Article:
Moderate abrasion resistance Long Staple fibers have a finmoderate tenacity Cottons finished with liquid amer quality because it is softer, Low elongation monia become less stiff than mersmoother, stronger, and more lustrous. Cotton is typically a creamy cinized fabrics. On the other hand, Comfort: untreated cotton has a matte finwhite color but it begins to beige ish, a soft drape, and a smooth as it ages. Rain will cause cotExcellent absorbancy touch. This is the most comfortable ton fibers to gray before harvest. Low Thermal Retention to wear and retains moisture well. Poorly ginned cotton will have Cotton is very suseptible to brown flecks left behing. The whitLongevity: shrinkage and should be pretreaded est cotton is preferred. Cotton can be given different fin- with a shrink-resistant spray. Most Low resiliency cotton can be washed and dried by ishes to improve quality. The proModerate Dimensional stability machine but dyed cotton will hold cess of mercerization gives cotton Moderate Elastic Recovery on to color for longer periods of a wash of caustic soda in order to time if washed in warm or cool waincrease fiber strength, abosorter. Cotton will oxidize when exbancy, and luster. Another common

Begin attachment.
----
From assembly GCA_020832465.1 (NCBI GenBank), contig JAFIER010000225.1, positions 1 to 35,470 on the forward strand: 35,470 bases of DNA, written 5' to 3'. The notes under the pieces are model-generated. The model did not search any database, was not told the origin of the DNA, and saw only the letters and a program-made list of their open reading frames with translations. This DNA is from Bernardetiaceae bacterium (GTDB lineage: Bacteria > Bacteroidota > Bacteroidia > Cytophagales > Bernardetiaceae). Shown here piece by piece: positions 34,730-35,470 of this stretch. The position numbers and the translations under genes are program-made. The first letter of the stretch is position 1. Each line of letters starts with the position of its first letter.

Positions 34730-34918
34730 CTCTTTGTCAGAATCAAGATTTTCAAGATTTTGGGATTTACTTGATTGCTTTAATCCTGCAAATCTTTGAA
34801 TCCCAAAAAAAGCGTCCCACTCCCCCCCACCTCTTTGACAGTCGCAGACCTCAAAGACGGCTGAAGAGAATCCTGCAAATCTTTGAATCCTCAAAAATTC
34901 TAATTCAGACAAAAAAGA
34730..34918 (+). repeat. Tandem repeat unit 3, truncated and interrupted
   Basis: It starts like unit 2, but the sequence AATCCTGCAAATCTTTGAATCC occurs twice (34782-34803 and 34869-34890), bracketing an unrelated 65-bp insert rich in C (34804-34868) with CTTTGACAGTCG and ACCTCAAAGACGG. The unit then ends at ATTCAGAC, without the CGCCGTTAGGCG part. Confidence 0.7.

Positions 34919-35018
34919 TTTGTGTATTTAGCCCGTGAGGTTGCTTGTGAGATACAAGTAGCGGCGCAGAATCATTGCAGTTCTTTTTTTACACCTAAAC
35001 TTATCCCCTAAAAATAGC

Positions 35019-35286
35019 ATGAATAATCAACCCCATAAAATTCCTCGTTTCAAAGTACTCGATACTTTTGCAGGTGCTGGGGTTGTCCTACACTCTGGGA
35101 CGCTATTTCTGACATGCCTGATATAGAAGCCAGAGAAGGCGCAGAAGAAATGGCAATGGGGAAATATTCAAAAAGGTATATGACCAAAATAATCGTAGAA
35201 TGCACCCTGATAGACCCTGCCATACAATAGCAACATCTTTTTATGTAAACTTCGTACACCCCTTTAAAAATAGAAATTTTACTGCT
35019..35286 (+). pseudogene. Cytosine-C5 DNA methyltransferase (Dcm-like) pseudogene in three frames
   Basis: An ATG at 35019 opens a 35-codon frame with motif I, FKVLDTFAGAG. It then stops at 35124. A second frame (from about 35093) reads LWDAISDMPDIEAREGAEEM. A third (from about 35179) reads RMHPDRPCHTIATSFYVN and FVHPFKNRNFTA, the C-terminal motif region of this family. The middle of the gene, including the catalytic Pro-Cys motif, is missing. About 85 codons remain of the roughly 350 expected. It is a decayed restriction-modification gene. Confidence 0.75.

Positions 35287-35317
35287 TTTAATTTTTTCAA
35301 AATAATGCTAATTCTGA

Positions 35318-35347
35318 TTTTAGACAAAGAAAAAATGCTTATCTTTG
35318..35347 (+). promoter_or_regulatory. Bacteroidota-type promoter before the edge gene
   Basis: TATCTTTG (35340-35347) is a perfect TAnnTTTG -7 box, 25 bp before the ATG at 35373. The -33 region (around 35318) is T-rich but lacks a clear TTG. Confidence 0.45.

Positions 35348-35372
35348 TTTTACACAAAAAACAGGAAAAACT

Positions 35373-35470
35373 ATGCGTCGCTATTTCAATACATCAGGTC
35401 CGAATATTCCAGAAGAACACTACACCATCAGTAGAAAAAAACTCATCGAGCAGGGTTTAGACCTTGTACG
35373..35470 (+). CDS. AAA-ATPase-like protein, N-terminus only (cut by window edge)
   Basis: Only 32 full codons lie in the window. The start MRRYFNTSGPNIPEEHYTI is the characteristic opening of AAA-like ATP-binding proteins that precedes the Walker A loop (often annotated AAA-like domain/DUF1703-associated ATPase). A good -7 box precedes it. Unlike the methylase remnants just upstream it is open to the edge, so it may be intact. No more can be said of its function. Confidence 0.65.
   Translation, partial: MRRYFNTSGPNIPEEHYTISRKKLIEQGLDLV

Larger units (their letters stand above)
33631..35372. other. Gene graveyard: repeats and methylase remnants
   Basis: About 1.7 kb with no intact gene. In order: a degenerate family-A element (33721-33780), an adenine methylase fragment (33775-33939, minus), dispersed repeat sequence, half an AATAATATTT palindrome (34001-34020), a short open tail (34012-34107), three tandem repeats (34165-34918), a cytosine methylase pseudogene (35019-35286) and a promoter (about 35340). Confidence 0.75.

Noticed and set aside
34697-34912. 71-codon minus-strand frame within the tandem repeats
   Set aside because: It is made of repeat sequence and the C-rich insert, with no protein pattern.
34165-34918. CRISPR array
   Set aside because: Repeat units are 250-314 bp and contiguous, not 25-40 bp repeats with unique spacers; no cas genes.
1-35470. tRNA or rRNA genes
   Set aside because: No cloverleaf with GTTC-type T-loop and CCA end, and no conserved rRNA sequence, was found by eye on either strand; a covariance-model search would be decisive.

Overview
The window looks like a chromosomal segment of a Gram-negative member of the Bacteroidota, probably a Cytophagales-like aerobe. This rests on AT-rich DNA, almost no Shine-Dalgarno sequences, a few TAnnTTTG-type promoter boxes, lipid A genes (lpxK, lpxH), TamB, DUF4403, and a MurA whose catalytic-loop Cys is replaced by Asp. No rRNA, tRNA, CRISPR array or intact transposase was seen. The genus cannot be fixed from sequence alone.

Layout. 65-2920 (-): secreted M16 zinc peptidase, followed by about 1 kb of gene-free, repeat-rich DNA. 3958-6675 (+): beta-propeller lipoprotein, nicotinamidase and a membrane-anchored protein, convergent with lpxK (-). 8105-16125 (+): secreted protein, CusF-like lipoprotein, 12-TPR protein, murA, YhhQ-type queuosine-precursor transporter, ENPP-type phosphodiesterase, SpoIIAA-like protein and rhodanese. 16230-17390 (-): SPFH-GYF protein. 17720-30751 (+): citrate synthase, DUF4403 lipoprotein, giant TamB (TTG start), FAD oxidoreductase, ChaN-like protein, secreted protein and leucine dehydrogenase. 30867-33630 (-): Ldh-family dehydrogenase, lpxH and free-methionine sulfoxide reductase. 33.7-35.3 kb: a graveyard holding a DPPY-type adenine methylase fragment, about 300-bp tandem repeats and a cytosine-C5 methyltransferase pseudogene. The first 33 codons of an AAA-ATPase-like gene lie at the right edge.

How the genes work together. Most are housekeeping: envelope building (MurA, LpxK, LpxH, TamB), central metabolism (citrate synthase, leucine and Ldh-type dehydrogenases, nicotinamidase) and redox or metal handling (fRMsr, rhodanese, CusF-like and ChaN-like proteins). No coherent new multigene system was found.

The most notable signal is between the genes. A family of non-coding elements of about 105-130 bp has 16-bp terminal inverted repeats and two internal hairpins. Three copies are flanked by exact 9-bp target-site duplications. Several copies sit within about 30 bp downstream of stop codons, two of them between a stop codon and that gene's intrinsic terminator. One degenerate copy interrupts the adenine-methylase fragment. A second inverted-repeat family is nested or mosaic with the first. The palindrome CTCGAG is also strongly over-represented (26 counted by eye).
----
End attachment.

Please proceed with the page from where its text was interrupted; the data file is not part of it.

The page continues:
A sure fiber
8

A just exchange

he cultivation process of cotton has a high carbon footprint and and unfortunate effect on biodiversity and the environment. Cotton uses a variety of pesticides and insecticides that pollute river eliminiting pests, but also their natural enemies, creating a secondary pest issue. The cultivation of cotton requires large amounts of water for irrigation. This causes the quality of soil to deplete and become less fertile. Industrial fertilizers used in cotton production use up large amounts of unrenewable energy sources, relseasing lare amounts of carbon dioxide. Many environmental groups are coming up with ways to decrease cottons carbon footprint.

Organic Cotton has a mroe ecologically sound and socially sustainable method of production. It does not pollute through the use of artificial fertilizers and pesticides. It instead relies on crop rotation and the use of the natural enemies of harmful insects to suppress them. It is far more expensive to produce, however it does not pollute and there is no over production. Turkey is the primary producer of this type of cotton, and is grown in nearly 20 countries.

ORGANIC COTTON: